Friday, 12 June 2015 00:00

Will Dems rescue Obama's trade pact?

Written by Jake Sherman, John Breshnahan and Lauren French | Politico

Hours before one of the most consequential votes of President Barack Obama’s second term — whether to give him fast-track trade powers to clinch a sprawling Pacific Rim trade deal — Democrats and Republicans have no idea whether the votes are there to pass it.

What they do know is that pockets of opposition from every corner of the House of Representatives has thrown the package into serious jeopardy.

Liberals fear they’re getting taken for a ride by a White House that doesn’t care about their interests. Conservatives don’t want to give a blank check to Obama, and vehemently oppose a must-pass job-training program. Labor unions have ginned up opposition on the left.

With that, the weeks-long trade fight is finally coming to a head, pitting labor unions and liberals against Obama, Speaker John Boehner (R-Ohio) and Rep. Paul Ryan (R-Wis.). Minority Leader Nancy Pelosi (D-Calif.), who has been noticeably silent until the past few days, is the big unknown.

Even top lawmakers and aides say the fate of the trade deal is anyone’s guess.

The centerpiece of Obama’s second-term agenda hangs in the balance because without a win tomorrow in the House, finishing the 12-nation Trans-Pacific Partnership becomes all the more difficult.

To advance to a vote on the fast-track bill, the unpredictable House must first pass Trade Adjustment Assistance — an aid and training program for workers who lose their jobs to trade. But that bill — which is imperative to secure the roughly two dozen Democratic votes needed to pass the larger trade deal — appears to be in trouble.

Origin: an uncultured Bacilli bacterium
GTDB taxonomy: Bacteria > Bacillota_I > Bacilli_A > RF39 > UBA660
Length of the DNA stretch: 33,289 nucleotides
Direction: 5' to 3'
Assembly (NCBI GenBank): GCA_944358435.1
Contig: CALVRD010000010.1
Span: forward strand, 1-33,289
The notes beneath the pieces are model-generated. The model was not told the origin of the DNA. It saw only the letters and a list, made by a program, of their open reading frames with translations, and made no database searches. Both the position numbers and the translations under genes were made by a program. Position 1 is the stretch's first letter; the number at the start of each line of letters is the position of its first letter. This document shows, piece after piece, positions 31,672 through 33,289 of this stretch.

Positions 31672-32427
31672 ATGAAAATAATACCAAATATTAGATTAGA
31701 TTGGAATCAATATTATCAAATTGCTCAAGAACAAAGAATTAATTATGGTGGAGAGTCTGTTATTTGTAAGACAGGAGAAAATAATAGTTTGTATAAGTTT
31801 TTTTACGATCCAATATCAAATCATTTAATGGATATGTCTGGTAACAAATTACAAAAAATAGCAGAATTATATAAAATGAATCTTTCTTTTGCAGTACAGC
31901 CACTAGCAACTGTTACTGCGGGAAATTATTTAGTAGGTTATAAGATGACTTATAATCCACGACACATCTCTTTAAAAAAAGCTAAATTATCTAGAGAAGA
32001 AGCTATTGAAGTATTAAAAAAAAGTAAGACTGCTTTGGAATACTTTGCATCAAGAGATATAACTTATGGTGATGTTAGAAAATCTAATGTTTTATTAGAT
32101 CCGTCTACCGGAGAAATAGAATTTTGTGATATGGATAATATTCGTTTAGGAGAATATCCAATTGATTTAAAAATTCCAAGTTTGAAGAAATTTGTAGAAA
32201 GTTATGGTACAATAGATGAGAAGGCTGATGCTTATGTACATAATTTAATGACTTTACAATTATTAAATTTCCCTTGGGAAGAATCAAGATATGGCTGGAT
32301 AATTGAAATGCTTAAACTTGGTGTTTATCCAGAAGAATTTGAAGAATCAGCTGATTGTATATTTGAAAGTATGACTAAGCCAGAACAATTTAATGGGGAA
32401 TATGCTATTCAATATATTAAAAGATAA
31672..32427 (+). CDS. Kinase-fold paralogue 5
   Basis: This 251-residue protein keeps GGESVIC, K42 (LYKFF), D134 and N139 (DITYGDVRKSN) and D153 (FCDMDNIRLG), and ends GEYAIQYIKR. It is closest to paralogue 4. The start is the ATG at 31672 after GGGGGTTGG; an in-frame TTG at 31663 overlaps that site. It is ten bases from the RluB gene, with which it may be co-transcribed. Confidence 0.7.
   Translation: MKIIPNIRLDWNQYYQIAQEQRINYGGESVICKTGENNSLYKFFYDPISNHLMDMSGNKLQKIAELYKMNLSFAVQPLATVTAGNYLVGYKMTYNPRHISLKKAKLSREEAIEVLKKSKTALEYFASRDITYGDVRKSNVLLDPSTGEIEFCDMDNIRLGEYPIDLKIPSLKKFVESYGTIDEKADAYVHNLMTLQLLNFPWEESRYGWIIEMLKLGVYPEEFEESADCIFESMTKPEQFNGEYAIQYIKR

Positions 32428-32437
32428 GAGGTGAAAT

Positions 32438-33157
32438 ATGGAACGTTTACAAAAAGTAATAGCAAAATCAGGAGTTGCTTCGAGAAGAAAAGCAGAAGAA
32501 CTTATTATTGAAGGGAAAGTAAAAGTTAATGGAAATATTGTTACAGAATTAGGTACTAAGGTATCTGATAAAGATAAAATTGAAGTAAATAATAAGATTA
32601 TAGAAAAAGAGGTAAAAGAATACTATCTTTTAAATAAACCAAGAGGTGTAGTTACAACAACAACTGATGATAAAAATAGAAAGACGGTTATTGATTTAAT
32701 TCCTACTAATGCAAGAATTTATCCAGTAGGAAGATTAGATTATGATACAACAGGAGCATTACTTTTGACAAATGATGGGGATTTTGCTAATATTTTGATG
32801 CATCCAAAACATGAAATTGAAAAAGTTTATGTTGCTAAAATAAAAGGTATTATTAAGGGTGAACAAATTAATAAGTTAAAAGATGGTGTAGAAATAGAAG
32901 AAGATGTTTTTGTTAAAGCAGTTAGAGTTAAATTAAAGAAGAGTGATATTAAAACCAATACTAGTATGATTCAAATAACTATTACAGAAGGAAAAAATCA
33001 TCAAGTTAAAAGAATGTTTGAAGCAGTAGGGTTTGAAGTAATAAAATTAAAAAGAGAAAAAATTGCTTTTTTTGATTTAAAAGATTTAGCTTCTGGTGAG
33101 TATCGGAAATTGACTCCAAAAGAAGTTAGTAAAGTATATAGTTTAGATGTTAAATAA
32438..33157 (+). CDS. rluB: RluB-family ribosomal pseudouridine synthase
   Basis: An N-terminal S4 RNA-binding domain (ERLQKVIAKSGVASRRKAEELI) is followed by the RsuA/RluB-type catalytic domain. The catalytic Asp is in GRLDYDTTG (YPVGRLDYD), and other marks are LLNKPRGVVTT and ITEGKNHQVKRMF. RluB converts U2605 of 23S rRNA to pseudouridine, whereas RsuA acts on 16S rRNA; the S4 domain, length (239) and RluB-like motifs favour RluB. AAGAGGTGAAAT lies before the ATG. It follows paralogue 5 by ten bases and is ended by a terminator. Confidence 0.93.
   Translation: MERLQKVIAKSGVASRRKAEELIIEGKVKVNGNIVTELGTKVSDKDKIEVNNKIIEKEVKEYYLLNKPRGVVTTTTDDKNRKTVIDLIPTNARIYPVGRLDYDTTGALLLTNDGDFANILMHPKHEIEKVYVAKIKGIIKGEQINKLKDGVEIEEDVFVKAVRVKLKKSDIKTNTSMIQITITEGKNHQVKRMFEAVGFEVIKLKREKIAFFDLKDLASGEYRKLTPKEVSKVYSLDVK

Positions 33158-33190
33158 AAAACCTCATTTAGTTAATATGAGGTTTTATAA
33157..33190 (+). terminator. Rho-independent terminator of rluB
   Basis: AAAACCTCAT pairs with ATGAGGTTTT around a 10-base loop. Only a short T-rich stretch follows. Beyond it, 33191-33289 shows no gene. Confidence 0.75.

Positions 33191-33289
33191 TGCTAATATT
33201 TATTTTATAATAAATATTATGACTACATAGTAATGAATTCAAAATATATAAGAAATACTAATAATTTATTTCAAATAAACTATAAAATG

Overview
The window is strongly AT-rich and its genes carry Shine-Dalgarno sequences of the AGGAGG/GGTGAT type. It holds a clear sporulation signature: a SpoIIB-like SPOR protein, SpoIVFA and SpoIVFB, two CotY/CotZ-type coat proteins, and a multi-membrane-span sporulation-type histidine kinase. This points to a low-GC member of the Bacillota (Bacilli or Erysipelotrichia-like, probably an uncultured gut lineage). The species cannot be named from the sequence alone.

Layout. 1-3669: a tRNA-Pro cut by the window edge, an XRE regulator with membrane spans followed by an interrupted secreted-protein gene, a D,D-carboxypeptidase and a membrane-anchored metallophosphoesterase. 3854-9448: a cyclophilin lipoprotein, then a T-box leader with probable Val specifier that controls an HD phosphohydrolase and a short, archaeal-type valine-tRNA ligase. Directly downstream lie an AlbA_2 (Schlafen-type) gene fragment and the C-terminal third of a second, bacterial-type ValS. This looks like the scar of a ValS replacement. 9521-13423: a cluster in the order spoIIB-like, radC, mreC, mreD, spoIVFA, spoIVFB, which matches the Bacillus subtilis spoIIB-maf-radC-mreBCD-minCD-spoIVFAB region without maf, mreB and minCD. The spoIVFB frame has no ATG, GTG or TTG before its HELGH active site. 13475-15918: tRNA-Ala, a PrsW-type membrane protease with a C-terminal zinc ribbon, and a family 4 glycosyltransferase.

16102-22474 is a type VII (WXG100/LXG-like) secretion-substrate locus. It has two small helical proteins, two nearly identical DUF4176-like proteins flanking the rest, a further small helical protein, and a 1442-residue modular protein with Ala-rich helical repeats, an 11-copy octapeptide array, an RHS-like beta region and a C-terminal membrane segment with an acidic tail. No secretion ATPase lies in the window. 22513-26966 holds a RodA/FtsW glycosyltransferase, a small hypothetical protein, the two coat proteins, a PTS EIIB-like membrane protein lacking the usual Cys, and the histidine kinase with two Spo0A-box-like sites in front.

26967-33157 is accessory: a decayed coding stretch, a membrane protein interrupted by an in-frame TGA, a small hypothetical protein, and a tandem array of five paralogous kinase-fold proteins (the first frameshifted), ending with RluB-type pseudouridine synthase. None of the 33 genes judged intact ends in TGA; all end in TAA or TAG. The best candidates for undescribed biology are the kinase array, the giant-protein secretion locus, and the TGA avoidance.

Traditionally a Democratic favorite, TAA has gotten caught in a nasty spat between liberals, who are generally against fast track, and moderate Democrats and Republicans, who want to complete the Pacific trade package. Some Democrats initially opposed reauthorizing TAA because of a plan to use a small cut to Medicare to pay for it. That idea was scrapped, and many Democrats now openly say they want to defeat TAA in order to kill Obama’s bid for fast-track authority.

In a move that’s left some Democratic and Republican lawmakers befuddled, Pelosi has not said how she‘ll vote on either TAA or fast track. Minority Whip Steny Hoyer (D-Md.) says he’ll vote for TAA but hasn’t revealed his position on fast track as he keeps an eye on Pelosi’s moves.

The lack of guidance from their leaders has left the House Democratic Caucus rudderless, and created a big opening for opponents to work their will.

Pelosi attended the annual congressional baseball game Thursday night and an aide said she was speaking to rank-and-file members. House GOP leadership is keeping in touch with Democratic leadership as they talk to members about the TAA vote.

House Republicans privately say they could produce 100 to 120 yes votes for TAA, but sources say breaking that threshold would be nearly impossible. Republican leadership was working overtime Thursday night to squeeze out every last vote possible.

But the real problem is among Democrats. Pelosi’s close ally, Rep. Rosa DeLauro of Connecticut, Rep. Sandy Levin of Michigan, the top Democrat on the Ways and Means Committee, and major labor unions are whipping up opposition to the bill. DeLauro has persuaded around half of the 188 Democrats to commit to a no vote, Democratic sources said. Aides fear that Pelosi’s silence could embolden the opposition.